ERISA TAKEDA WRITES – Japan and Saudi Arabia each want a better economy. To get there, they’ve just doubled down on closer bilateral relations and deeper cultural ties.

Prime Minister Shinzo Abe and Deputy Crown Prince Mohammed bin Salman met in Tokyo September 1 to sign a handful of agreements that together better align their economic interests.

Saudi Arabia, hoping to be less oil dependent, seeks help from Japan to advance Vision 2030, an economic growth strategy meant to increase the private sector’s share of GDP from 40% to 65%. In exchange, the Prince announced that his country will make an investment-friendly environment for Japan and appealed specifically for investments in healthcare, alternative energy, and technology.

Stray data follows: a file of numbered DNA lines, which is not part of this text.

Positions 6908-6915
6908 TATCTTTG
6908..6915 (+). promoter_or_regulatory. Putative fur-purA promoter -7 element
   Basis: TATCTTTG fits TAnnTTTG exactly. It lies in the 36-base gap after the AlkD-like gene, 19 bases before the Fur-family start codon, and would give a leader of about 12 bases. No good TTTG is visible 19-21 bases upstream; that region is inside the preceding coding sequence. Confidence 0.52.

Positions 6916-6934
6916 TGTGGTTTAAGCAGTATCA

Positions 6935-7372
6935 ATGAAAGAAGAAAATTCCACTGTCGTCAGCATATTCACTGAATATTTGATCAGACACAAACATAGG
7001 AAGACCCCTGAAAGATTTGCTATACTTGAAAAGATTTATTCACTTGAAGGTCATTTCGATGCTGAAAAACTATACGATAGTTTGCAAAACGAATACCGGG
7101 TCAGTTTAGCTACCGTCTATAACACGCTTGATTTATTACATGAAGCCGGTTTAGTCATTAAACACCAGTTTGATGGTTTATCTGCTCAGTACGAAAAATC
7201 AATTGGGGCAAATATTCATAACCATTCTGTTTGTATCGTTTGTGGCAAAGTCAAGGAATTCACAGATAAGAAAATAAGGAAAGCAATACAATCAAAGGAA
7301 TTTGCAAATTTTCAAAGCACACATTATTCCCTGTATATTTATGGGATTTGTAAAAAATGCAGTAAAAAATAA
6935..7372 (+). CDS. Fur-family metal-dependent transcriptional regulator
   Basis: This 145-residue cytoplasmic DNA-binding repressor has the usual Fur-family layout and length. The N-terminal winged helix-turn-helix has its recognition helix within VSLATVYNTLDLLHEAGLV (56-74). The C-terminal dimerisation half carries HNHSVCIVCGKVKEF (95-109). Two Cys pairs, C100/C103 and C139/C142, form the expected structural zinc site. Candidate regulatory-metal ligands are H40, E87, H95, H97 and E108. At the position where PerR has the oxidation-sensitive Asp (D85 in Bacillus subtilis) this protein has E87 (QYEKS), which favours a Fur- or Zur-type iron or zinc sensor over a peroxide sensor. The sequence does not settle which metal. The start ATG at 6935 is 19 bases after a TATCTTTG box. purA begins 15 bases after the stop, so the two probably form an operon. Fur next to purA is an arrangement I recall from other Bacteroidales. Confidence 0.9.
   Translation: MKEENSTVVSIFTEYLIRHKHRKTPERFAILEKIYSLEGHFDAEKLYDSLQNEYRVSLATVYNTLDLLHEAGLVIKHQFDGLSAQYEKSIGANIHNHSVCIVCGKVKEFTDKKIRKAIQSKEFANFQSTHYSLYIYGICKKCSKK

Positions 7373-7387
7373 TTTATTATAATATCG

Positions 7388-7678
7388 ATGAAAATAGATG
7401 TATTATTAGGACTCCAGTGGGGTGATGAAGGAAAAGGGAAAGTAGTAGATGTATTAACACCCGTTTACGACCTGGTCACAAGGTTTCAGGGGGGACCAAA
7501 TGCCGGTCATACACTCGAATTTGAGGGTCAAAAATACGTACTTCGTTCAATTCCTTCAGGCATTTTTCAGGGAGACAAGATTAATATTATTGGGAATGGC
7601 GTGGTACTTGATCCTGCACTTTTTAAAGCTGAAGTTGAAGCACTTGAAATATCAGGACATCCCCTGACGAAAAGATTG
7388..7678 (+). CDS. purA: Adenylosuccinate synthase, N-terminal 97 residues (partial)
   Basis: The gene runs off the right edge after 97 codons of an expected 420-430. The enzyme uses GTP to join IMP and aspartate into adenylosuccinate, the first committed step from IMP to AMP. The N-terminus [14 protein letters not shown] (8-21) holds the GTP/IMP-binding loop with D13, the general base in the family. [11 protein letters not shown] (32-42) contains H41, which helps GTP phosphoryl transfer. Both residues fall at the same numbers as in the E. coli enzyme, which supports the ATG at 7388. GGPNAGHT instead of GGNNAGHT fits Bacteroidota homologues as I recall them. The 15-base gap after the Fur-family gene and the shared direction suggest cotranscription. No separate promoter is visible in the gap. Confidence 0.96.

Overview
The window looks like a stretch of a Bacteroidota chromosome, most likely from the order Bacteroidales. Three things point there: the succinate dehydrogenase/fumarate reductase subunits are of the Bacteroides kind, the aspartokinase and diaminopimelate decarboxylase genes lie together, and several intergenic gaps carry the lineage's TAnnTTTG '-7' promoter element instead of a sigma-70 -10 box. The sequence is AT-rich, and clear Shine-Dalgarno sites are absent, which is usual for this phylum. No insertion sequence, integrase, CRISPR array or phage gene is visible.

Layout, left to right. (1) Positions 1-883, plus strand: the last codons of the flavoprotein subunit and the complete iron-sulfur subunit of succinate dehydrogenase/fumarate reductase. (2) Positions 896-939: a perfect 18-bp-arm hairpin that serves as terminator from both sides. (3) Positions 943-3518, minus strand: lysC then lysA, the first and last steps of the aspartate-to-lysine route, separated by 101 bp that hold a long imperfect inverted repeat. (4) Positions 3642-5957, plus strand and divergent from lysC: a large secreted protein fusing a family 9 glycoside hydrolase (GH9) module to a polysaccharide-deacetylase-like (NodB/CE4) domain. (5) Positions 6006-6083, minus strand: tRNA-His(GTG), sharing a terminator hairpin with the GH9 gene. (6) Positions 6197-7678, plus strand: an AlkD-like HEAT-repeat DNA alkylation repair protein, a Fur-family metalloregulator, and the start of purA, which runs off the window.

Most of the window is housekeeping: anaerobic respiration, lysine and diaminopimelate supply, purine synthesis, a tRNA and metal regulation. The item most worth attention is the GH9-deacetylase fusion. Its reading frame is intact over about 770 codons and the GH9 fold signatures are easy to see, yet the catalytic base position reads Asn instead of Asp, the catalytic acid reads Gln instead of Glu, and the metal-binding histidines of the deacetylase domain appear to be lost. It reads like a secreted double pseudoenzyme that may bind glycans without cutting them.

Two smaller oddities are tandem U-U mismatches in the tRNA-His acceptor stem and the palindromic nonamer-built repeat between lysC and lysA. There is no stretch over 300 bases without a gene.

bin Salman is well-placed for such diplomacy. He is both the defense minister and chairman of Saudi Arabia’s Council for Economic and Development Affairs. A fan of Japanese animation, he also said the pact provides an “Arab gate for Japanese culture.” The memorandums of understanding (MoUs) include cultural exchanges, such as translations of classics and significant books and reciprocal visits by artists.

Each country is ultimately in it for their own economic growth and security. But the fact that nations as homogeneous as Japan and Saudi Arabia are opening themselves to the other’s culture can’t be a bad thing — for themselves or the world at large.

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